Laura Bates is a feminist writer, published in Time, xoJane.com, The Guardian, The Independent, and regularly asked for comment by VICE, The Atlantic, and others. She is the founder of the Everyday Sexism Project—a crowd-sourced collection of stories from women around the world about their experiences with gender inequality. She was named one of Huffington Post’s Most Inspirational Women of 2012 and shortlisted for the 2013 Shorty Award in activism. Girl Up is her second book.
The Project became a viral sensation, attracting international press attention from The New York Times to French Glamour, Grazia South Africa, to the Times of India and support from celebrities such as Rose McGowan, Amanda Palmer, Mara Wilson, Ashley Judd, James Corden, Simon Pegg, and many others. The project has now collected over 100,000 testimonies from people around the world and launched new branches in 25 countries worldwide. The project has been credited with helping to spark a new wave of feminism.
“Caitlin Moran is so fabulous, so funny, so freshly feminist. I don’t want to be like her—I want to be her.”
—Peggy Orenstein, author of Cinderella Ate My Daughter
Caitlin Moran puts a new face on feminism, cutting to the heart of women’s issues today with her irreverent, transcendent, and hilarious How to Be a Woman. “Half memoir, half polemic, and entirely necessary,” (Elle UK), Moran’s debut was an instant runaway bestseller in England as well as an Amazon UK Top Ten book of the year; still riding high on bestseller lists months after publication, it is a bona fide cultural phenomenon. Now poised to take American womanhood by storm, here is a book that Vanity Fair calls “the U.K. version of Tina Fey’s Bossypants….You will laugh out loud, wince, and—in my case—feel proud to be the same gender as the author.”
In this book, Cherry reveals the things she wishes her mother had told her, through a series of hilarious anecdotes and excruciating confessions.
Each chapter opens with a letter to a different body part: 'Letters to my Fanny' covers sex, orgasms and periods; 'Letters to my Brain' covers education, memory and media; 'Letters to my Tummy' covers crop-tops, pregnancy and sit-ups.
This wonderfully warm, funny and candid book is a collection of hopeful dispatches from the frontline of girlhood - an impassioned plea to stop piling pressure on girls and young women and allow them to get on with their lives without having to mind the thigh gap . . .
A female professor, a super maximum security prisoner, and how Shakespeare saved them both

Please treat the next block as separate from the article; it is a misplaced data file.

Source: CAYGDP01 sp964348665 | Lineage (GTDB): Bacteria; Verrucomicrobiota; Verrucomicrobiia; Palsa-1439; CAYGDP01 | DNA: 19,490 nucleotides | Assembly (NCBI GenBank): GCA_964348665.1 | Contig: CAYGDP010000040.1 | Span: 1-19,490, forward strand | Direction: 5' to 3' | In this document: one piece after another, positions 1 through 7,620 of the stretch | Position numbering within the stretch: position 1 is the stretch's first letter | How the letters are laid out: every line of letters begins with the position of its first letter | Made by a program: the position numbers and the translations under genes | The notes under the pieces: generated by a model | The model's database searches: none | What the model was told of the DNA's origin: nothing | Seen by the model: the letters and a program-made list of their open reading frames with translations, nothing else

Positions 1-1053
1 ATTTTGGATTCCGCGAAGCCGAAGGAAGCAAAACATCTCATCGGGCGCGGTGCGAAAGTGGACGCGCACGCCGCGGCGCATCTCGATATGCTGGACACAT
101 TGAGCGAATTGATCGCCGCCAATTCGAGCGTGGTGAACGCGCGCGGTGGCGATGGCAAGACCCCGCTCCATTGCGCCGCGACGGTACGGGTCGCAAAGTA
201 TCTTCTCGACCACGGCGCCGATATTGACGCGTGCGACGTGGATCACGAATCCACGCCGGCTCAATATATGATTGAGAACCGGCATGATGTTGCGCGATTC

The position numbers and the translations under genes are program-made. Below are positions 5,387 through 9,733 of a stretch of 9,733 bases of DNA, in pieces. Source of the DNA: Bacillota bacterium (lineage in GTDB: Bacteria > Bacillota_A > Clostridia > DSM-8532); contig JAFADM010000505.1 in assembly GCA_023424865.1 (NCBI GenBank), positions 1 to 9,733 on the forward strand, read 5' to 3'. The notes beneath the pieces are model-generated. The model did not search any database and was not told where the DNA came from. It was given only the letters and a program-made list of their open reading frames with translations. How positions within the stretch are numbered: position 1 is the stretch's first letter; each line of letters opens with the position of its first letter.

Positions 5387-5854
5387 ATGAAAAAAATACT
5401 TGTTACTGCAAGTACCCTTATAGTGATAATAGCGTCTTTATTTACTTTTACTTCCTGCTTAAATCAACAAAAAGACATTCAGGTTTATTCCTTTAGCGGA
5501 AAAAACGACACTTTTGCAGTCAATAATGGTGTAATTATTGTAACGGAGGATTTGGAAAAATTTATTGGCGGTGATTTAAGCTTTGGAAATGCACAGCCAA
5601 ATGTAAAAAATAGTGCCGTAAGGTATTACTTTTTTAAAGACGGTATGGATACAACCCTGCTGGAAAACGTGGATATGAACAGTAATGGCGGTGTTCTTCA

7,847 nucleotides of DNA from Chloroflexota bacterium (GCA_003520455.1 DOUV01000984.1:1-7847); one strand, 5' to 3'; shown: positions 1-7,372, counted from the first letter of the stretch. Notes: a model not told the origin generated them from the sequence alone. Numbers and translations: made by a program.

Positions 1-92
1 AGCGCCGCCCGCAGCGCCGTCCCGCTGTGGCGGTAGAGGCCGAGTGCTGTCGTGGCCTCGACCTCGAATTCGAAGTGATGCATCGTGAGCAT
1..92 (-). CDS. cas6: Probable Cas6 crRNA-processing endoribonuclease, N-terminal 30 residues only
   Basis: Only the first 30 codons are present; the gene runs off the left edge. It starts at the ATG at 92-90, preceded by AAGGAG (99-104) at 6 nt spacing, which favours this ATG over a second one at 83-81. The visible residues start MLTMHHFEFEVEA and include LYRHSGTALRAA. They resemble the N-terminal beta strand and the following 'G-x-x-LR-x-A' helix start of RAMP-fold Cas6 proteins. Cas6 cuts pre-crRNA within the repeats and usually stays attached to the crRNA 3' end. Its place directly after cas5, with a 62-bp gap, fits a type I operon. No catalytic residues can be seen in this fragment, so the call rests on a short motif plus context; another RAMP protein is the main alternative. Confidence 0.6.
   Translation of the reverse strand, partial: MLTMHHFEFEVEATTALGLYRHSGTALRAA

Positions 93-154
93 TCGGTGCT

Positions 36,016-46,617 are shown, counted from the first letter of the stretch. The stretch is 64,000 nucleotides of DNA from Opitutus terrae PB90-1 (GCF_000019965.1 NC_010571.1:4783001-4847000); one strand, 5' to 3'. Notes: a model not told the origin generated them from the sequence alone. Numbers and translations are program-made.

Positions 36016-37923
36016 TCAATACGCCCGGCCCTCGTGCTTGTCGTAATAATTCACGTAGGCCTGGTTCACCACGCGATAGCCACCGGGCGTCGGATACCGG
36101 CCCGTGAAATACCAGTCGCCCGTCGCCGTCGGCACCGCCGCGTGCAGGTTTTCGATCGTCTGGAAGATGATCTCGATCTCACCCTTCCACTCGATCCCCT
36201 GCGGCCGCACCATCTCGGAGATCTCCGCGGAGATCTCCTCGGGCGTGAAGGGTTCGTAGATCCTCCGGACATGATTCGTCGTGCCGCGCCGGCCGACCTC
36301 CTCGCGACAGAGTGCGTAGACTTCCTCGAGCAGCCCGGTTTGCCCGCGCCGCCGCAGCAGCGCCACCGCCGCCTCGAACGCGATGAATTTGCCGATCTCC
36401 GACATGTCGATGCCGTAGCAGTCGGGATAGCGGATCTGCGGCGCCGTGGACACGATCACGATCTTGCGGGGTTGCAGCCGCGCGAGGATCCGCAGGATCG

Shakespeare professor and prison volunteer Laura Bates thought she had seen it all. That is, until she decided to teach Shakespeare in a place the bard had never been before — supermax solitary confinement.
In this unwelcoming place, surrounded by inmates known as the worst of the worst, is Larry Newton. A convicted murderer with several escape attempts under his belt and a brilliantly agile mind on his shoulders, Larry was trying to break out of prison at the same time Laura was fighting to get her program started behind bars.
What reviewers are saying about Shakespeare Saved My Life
"You don't have to be a William Shakespeare fan, a prisoner, or a prison reformer to appreciate this uplifting book. "Shakespeare Saved My Life" also reveals many important truths ... about the meaning of empathy in our dealings with others"—Finger Lake Times
"Shakespeare Saved My Life touches on the search for meaning in life, the struggles that complicate the path to triumph and the salvation that can be found in literature's great works ... An inspiring account."—Shelf Awareness
"Opening the mind's prison proves enormously gratifying, not to mention effective ... brave, groundbreaking work"—Publishers Weekly
"An eye-opening study reiterating the perennial power of books, self-discipline, and the Bard of Avon."—Kirkus
"A powerful testament to how Shakespeare continues to speak to contemporary readers in all sorts of circumstances."—Booklist
Writer, historian, and activist Rebecca Solnit is the author of eighteen or so books on feminism, western and indigenous history, popular power, social change and insurrection, wandering and walking, hope and disaster, including the books Men Explain Things to Me and Hope in the Dark, both also with Haymarket; a trilogy of atlases of American cities; The Faraway Nearby; A Paradise Built in Hell: The Extraordinary Communities that Arise in Disaster; A Field Guide to Getting Lost; Wanderlust: A History of Walking; and River of Shadows, Eadweard Muybridge and the Technological Wild West (for which she received a Guggenheim, the National Book Critics Circle Award in criticism, and the Lannan Literary Award). A product of the California public education system from kindergarten to graduate school, she is a columnist at Harper's and a regular contributor to the Guardian.